Govind Swarup, known as the ‘Father of Indian Radio Astronomy’ passed away on 7 September 2020 after a period of illness at the age of 91.
He was the person behind the launch of the Pune-based National Centre for Radio Astrophysics (NCRA) of the Tata Institute of Fundamental Research (TIFR), and building two world-class radio telescopes — the Ooty Radio Telescope located in Ooty, and the Giant Meter wave Radio Telescope (GMRT) located in Pune.
Swarup was born on 23 March 1929, in the small town of Thakurdwara, Uttar Pradesh He received a BSc degree in 1948 and MSc in Physics in 1950 from the Allahabad University and Ph.D. from Stanford University in 1961. His early work began in the area of paramagnetic resonance under the direction of physicist KS Krishnan. The duo began measuring the spin resonance of the electron which was considered a hot topic at the time.
Post Ph.D., he focussed on solar emissions at Harvard University, and later worked as an Assistant Professor at Stanford University till 1963. The same year he returned to India and started working at the Tata Institute of Fundamental Research at the invitation of Dr. Homi J Bhabha.
The telescope is used widely by scientists from all over the world to study astronomical bodies. In August 2018, with the help of this telescope, scientists identified the most distant galaxy ever known located at a distance of 12 billion light-years. In February 2020, the GMRT helped to witness the biggest explosion in the history of the universe – The Ophiuchus Supercluster explosion.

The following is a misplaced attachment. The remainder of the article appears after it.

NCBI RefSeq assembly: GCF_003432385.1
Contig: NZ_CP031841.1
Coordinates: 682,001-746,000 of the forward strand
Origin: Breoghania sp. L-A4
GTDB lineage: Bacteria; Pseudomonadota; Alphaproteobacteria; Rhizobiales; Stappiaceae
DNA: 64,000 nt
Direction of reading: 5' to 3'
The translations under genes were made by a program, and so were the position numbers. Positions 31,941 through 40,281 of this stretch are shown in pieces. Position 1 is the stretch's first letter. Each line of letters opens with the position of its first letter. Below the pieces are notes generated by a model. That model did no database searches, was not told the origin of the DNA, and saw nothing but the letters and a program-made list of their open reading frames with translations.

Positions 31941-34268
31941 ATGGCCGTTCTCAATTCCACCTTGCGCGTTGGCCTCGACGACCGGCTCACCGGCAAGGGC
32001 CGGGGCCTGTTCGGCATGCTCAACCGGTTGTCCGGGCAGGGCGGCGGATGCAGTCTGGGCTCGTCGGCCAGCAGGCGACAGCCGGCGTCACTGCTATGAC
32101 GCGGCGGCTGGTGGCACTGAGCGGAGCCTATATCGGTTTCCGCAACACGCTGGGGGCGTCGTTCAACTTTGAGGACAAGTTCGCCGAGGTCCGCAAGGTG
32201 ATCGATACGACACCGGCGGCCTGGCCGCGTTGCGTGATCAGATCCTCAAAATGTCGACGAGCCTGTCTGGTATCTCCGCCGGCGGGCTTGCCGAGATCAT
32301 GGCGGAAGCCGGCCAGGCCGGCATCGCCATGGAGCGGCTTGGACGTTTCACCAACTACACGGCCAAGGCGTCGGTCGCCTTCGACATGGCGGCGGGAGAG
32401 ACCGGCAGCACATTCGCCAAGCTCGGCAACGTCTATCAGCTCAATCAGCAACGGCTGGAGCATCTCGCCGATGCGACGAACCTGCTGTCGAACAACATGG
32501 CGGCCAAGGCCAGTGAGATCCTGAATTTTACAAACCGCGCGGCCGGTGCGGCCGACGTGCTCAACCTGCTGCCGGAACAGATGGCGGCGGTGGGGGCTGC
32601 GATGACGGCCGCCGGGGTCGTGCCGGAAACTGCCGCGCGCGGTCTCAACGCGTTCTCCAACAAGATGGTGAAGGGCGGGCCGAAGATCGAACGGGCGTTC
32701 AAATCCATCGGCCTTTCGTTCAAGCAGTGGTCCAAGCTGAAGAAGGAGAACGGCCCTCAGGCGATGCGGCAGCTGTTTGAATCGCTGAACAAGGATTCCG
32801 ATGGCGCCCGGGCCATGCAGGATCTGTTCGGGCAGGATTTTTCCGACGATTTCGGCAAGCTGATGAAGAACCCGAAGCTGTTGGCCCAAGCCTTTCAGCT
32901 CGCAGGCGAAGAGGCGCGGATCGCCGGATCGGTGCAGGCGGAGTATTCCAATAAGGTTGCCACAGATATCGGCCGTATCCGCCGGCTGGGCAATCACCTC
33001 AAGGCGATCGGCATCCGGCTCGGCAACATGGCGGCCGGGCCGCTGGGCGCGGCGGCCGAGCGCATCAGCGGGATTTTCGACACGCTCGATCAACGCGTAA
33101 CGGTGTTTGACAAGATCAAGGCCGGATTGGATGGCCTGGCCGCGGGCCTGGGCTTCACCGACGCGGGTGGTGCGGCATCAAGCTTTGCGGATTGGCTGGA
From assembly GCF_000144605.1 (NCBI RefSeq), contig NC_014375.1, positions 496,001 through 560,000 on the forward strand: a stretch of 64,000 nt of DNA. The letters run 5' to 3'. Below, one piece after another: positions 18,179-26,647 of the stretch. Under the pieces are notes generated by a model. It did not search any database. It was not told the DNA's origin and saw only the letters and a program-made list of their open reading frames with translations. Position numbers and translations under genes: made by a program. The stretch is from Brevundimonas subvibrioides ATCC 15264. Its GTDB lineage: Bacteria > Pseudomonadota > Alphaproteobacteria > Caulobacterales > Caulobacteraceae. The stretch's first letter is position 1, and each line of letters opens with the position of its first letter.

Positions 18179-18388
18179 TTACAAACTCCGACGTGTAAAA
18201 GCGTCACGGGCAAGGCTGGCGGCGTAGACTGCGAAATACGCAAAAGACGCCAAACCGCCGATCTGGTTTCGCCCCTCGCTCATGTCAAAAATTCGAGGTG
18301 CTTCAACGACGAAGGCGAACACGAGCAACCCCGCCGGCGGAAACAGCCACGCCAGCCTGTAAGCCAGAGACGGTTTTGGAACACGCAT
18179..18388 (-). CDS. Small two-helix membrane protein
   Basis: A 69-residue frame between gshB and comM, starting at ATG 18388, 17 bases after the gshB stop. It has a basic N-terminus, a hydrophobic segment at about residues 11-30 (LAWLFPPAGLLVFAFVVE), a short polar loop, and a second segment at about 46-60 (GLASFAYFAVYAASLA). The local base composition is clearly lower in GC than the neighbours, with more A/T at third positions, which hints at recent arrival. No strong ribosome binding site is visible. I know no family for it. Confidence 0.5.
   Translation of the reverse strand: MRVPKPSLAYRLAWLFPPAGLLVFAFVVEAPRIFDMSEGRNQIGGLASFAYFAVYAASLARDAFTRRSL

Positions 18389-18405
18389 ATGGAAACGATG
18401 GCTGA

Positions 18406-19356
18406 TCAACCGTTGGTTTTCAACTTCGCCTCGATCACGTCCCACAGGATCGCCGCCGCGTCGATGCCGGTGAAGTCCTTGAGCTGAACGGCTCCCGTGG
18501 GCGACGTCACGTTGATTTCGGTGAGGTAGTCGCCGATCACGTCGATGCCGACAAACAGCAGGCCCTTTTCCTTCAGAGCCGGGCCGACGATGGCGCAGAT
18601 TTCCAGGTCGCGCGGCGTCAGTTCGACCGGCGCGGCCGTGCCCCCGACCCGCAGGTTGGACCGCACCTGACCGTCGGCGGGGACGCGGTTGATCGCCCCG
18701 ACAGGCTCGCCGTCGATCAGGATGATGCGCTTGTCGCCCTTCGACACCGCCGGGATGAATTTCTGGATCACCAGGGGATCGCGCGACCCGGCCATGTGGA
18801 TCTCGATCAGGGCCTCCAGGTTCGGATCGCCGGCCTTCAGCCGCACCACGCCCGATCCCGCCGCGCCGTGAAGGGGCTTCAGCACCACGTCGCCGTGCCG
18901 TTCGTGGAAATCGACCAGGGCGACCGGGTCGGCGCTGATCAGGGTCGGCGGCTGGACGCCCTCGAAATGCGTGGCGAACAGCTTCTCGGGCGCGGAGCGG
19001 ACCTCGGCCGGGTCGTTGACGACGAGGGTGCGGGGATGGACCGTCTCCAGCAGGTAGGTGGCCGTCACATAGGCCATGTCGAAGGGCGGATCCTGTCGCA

The Ooty Radio Telescope
Built-in 1970 with a budget of Rs 60 lakh, this telescope is a 530m long and 30m tall cylindrical parabolic antenna. The ORT celebrated its 50th Anniversary in February 2020. During the celebration, retired professor Pramesh Rao, who was involved in setting up the telescope says, “The ORT was one of the first radio telescopes that were set up in the country, and the first observations of a lunar occultation event were made on February 18, 1970.”
The telescopes are arranged on a suitably-inclined hill in Southern India to make the rotation axis parallel to the Earth’s rotation axis, which means it can follow a source from the rise to set. It is one of the most sensitive radio telescopes in the world and takes full advantage of India’s proximity to the equator.
In his lifetime, Professor Swarup received several awards such as the Hershel Medal of the Royal Astronomical Society in 2005, Padma Shri in 1973, the URSI Dellinger Medal in 1990, and the Grote Reber Medal of Australia in 2007.
Source: Govind Swarup, Radio Astronomy